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Article II:
Health and Human Services

Article II agencies include the Texas Department of Health, Health and Human Services Commission, Department of Human Services and several other agencies and programs. This article includes four of the state’s eight most expensive individual programs in fiscal 2002:

  • Payments to nursing homes for elderly Medicaid recipients ($2.0 billion);
  • Payments for prescription drugs for Medicaid recipients: ($1.6 billion);
  • Medical services for blind and disabled Medicaid recipients: ($1.2 billion); and
  • Long-term care community client services: ($1.1 billion).

Total expenditures for programs in Article II agencies rose from $5.5 billion in fiscal 1990 to $17.5 billion in 2002, an increase of 216 percent. In real 1990 dollars, the total rose to $12.9 billion, a 133.6 percent increase. Actual 2002 Article II expenditures accounted for 32.5 percent of the total expenditures used in the statewide index calculation.

The review team created 83 separate expenditure indices for Article II agencies using workload measures to measure the demand for a particular service. For example, the Department of Health Medical Transportation Expenditure index was calculated in terms of expenditures per one-way trip made by recipients.

The total Article II expenditure index was 1.52 in 2002, representing a 52 percent increase in expenditures per workload unit over the 1990-2002 period.

The largest individual Article II indices for 2002 include:

8.33, for Department of Protective and Regulatory Services At-Risk Prevention Services spending. Total actual expenditures rose from $4.5 million in fiscal 1990 to $61.8 million in 2002. Real expenditures rose to $45.8 million in 2002. Real expenditures per young Texan rose by 732.6 percent over the study period. This budget strategy contains 15 diverse, specialized programs. The largest of these, Services to At-Risk Youth (STAR), originally served runaways and truants, but was enlarged in 1995 to include children aged from seven to 17 who fit several different at-risk criteria. STAR also expanded its service area from 55 counties to the entire state. The second-largest program within the index, Community Youth Development, was created by the 1995 Legislature to provide grants to support community programs addressing juvenile crime.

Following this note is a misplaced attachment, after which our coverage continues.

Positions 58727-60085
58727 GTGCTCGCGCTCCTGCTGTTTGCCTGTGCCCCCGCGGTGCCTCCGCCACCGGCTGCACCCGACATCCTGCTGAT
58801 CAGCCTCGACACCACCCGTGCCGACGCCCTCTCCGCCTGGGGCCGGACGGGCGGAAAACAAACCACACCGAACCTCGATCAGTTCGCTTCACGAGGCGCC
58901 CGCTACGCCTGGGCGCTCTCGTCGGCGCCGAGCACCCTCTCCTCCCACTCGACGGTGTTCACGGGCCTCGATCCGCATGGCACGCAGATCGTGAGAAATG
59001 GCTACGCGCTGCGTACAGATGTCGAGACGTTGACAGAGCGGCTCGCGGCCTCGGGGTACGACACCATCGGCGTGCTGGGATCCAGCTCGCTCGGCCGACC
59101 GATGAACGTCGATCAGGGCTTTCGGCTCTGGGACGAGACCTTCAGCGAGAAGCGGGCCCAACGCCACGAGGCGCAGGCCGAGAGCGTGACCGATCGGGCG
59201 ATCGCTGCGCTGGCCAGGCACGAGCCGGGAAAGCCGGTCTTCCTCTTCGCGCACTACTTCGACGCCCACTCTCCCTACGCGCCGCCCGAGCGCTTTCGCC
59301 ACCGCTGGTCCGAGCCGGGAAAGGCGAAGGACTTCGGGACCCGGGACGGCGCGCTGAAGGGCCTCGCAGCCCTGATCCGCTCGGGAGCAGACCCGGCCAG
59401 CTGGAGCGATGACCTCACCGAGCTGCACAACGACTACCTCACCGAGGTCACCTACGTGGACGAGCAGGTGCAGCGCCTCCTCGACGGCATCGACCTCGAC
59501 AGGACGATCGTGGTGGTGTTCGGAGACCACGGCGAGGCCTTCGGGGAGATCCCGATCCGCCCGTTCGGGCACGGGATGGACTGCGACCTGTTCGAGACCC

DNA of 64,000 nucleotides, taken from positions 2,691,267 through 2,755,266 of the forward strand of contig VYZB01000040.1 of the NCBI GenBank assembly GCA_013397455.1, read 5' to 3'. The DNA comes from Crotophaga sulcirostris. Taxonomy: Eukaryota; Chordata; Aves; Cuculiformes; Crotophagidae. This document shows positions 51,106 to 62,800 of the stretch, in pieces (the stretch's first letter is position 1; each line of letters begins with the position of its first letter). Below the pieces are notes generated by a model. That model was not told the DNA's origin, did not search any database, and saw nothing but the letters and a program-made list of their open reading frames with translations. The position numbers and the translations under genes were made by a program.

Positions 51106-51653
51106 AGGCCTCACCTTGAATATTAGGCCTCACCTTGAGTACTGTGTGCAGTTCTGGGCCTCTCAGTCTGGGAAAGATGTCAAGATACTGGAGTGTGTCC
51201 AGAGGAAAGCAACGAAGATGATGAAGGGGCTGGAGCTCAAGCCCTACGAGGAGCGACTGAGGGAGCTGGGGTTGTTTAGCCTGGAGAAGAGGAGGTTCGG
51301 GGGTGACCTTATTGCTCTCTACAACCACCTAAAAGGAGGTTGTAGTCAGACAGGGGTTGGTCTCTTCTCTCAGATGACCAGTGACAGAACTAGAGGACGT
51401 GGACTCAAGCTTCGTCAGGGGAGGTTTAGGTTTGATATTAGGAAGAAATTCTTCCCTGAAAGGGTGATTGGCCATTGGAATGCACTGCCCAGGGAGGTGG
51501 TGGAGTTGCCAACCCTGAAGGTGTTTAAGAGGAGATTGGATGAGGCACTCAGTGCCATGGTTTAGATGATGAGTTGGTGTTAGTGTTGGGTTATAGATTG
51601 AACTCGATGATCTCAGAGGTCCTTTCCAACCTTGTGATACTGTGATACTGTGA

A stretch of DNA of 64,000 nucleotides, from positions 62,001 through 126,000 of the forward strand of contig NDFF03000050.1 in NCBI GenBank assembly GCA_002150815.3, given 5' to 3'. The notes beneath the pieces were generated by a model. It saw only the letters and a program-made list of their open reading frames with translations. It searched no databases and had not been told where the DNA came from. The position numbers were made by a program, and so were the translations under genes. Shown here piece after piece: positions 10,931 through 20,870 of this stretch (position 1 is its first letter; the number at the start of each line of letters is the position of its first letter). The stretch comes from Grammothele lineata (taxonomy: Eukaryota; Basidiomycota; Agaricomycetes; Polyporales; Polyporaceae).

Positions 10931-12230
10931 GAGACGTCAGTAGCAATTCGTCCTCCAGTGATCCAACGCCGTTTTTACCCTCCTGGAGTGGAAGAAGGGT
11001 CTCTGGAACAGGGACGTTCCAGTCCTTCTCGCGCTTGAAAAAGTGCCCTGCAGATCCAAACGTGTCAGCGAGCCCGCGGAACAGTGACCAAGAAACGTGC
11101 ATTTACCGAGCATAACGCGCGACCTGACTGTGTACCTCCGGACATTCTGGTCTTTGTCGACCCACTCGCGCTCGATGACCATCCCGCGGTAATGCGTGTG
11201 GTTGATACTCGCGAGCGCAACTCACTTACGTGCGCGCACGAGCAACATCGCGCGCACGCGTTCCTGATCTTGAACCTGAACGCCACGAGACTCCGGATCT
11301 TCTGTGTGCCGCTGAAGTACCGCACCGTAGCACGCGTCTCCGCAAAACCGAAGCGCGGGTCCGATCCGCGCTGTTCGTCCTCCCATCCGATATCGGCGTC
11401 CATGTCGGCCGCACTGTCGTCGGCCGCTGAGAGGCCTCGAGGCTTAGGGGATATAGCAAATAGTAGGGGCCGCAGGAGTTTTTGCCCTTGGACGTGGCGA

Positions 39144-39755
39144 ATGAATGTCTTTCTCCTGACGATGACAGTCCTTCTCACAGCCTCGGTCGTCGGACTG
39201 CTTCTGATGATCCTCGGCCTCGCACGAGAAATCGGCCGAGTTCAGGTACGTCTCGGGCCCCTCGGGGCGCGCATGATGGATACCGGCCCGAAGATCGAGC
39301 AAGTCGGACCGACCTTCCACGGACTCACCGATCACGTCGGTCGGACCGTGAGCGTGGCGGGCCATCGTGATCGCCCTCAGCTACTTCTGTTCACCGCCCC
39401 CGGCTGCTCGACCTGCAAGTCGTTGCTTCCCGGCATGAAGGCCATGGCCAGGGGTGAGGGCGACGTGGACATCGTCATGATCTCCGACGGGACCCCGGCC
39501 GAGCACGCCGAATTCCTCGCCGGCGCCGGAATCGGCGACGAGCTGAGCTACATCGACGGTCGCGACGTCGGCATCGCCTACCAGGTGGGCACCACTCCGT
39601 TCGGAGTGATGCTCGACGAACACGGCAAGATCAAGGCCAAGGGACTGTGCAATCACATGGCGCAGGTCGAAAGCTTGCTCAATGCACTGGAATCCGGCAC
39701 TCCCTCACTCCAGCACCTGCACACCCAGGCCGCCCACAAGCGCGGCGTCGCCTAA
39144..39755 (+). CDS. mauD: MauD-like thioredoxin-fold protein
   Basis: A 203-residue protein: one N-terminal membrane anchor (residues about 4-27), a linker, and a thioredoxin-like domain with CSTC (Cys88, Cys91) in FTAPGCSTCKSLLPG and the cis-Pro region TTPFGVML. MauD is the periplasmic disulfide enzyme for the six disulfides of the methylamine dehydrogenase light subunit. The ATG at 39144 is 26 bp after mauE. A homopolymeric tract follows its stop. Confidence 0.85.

7.05, for Department of Human Services disaster relief spending. Total actual expenditures rose from $7.4 million in fiscal 1990 to $88.5 million in 2002. Real expenditures rose to $65.5 million. Real expenditures per 10,000 Texans rose by 604.9 percent, prompted in large part by Tropical Storm Allison in 2001. Expenditures for this index accounted for 0.5 percent of all Article II spending in 2002.

3.99, for Health and Human Services Commission medically needy children Medicaid service expenditures. Spending rose from $59.3 million in fiscal 1990 to $268.4 million in 2002; real expenditures rose to $198.8 million. The average number of medically needy children served by this program per month dropped by 15.9 percent from 1990 to 2002, while real expenditures per child served rose by 299 percent. Expenditures for this index accounted for 1.5 percent of all Article II spending in 2002.

The indices with the largest share of Article II expenditures in 2002 were:

Department of Human Services payments to nursing facilities, which accounted for 11.6 percent of all Article II spending. Expenditures for this index rose from $682.9 million in fiscal 1990 to $2 billion in 2002, a 197.2 percent increase. Real expenditures rose to $1.5 billion, a 120.1 percent increase. The index is based on the average number of nursing home clients per month, which rose from 58,553 to 68,280 over the study period (a 16.6 percent increase). Real expenditures per nursing home client rose by 88.8 percent, giving the index a 2002 value of 1.89.

The Medicaid Vendor Drug Program, which accounted for 8.9 percent of all Article II spending. (The 2001 Legislature transferred this program from the Texas Department of Health to HHSC). Expenditures in this category rose from $198.8 million in fiscal 1990 to $1.6 billion in 2002, a 683.4 percent increase; real (1990) expenditures rose by 480.2 percent, to $1.2 billion. The workload measure for this index, the number of prescriptions covered, rose by 207.6 percent, from 9.8 million to 30.1 million. Real expenditures per prescription rose by 88.6 percent from 1990 to 2002, producing a 2002 index value of 1.89.

Medicaid services for blind and disabled persons, which accounted for nearly 7.1 percent of total spending. (The 2001 Legislature also transferred this program from the Texas Department of Health to HHSC.) Total expenditures in this category rose from $289.4 million in fiscal 1990 to $1.2 billion in 2002, a 331.6 percent increase; real (1990) expenditures rose to $925.1 million (219.6 percent). The average number of disabled and blind Medicaid recipients per month rose by 88 percent, from 103,044 to 193,706. Real expenditures per recipient rose by 70 percent from 1990 to 2002, for an index value of 1.70.

Department of Human Services long-term care community client services, which accounted for 6.1 percent of total spending. Total expenditures in this category rose from $185.1 million in fiscal 1990 to $1.1 billion in 2002, a 475 percent increase; real (1990) expenditures rose to $788.6 million (a 325.9 percent rise). The average number of long-term community care recipients per month rose by 141.6 percent, from 57,473 to 138,847. Real expenditures per recipient rose by 76.3 percent from 1990 to 2002, producing an index of 1.76.